Common Financial Mistakes
A group of financial podcasters get together every other Thursday on Twitter Spaces to talk about different personal finance topics. On January 20, 2022, one of the topics we discussed was common financial mistakes people make:
Car Payment Shopping: Most Americans are accustomed to having car payments. Whether conscious or unconscious, they’ve decided they will always have, a $400/month car payment, for example. A lot of people I speak with get a new car when they feel like a large repair is coming, however, this is flawed thinking. Once you pay a car off and rid yourself of the $400/month car payment, that’s $4800/year that is freed up for repairs, and most vehicles won’t have repairs totaling that much. Once folks decide to get a new car, they go to a dealership and look for the best car they can get for a similar payment. Getting off the payment treadmill is a great way to free up money for investing.
Lifestyle Creep: If you have a high-paying job, but your lifestyle is such that you spend all or almost all of what you make, then you are basically stuck making that much money. Your freedom is limited. Studies have shown that happiness doesn’t increase in proportion with how much more you spend, yet too many people allow their lifestyle to increase over time. I like the approach of treating yourself to something nice, like a purse or a dinner, to celebrate an increase in pay while keeping recurring expenses the same. Another approach is to save a portion of your raise. For example, if you get a 10% raise, put half of your raise into savings or investments, and spend the remaining.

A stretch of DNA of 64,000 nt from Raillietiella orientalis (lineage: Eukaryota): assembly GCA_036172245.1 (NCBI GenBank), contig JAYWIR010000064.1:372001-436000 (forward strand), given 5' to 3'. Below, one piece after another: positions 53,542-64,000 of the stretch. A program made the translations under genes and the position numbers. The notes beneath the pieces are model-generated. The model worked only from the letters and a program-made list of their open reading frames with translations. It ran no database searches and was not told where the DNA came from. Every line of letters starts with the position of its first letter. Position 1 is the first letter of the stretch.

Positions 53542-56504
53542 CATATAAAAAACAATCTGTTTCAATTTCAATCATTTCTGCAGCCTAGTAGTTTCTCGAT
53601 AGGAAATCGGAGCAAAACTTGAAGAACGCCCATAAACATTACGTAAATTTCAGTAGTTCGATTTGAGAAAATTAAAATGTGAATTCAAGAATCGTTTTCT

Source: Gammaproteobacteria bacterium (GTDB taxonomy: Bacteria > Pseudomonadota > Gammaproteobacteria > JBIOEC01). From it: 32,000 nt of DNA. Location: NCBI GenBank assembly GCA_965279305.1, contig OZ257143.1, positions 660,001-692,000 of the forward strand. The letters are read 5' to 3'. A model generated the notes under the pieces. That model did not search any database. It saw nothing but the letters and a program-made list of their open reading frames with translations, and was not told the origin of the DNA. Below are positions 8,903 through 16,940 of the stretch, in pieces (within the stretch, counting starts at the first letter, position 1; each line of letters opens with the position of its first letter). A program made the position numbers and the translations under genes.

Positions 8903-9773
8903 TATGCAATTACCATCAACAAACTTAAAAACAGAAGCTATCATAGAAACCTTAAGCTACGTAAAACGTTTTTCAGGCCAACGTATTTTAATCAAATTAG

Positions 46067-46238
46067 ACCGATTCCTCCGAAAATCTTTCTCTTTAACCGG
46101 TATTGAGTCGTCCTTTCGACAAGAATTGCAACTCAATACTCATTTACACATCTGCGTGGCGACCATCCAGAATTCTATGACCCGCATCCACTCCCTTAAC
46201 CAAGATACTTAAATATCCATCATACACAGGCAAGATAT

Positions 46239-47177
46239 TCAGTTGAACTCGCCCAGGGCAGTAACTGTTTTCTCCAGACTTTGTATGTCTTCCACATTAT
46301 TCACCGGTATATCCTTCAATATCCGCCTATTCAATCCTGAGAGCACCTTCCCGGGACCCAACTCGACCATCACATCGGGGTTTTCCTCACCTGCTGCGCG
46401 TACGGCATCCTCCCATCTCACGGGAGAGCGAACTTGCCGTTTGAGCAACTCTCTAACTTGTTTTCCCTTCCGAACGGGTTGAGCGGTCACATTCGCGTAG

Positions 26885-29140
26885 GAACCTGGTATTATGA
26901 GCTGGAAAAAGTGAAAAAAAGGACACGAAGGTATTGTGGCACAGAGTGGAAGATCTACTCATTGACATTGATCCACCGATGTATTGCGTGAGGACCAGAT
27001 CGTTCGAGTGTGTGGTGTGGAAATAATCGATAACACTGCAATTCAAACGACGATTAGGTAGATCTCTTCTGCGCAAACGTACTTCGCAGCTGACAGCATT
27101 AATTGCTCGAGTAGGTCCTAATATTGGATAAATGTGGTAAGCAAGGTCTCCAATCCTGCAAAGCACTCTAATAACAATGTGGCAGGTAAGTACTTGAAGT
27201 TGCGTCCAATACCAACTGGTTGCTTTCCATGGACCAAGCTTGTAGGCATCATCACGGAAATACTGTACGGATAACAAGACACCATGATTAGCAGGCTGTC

Dining Out: Most people probably don’t even know how much they spend eating out. If you were to pause and add it up, you’d probably be shocked. I know I am every time we do. I like tracking this one a weekly basis. For example, if we have budgeted $150/week, we can go out to a breakfast, lunch, and dinner out.
Unused Subscriptions/Memberships/Services: Subscription business models have increased significantly in recent times, so it’s important to keep and eye on automated payments. It’s so easy to keep paying month after month. You should put a lot of thought into adding recurring payments and review them often to make sure you’re only paying for what you use.
Too Much Risk/No Foundation: It’s easy to want to skip saving an emergency fund and go straight to sexy investments, like individual stocks or cryptocurrency. However, it’s absolutely imperative that you have an emergency fund before you start investing. It’s also a good idea to buy some index funds in your retirement accounts from there. Only once this solid foundation is laid should you move on to real estate, individual stocks, or cryptocurrency.
Too Little Risk: The possible returns of an asset are directly related to the inherent risk in the asset. If you are not willing to take any risk, you will have very little returns and over time, and this can be detrimental to your financial future. You’ll either have to save a lot more by the time you retire or live off a lot less than you could have had.
To hear about the speakers’ financial mistakes from the Space, and how to rebound from them, you can listen to the recording here: https://www.personalfinanceclub.com/time-the-market-game/.
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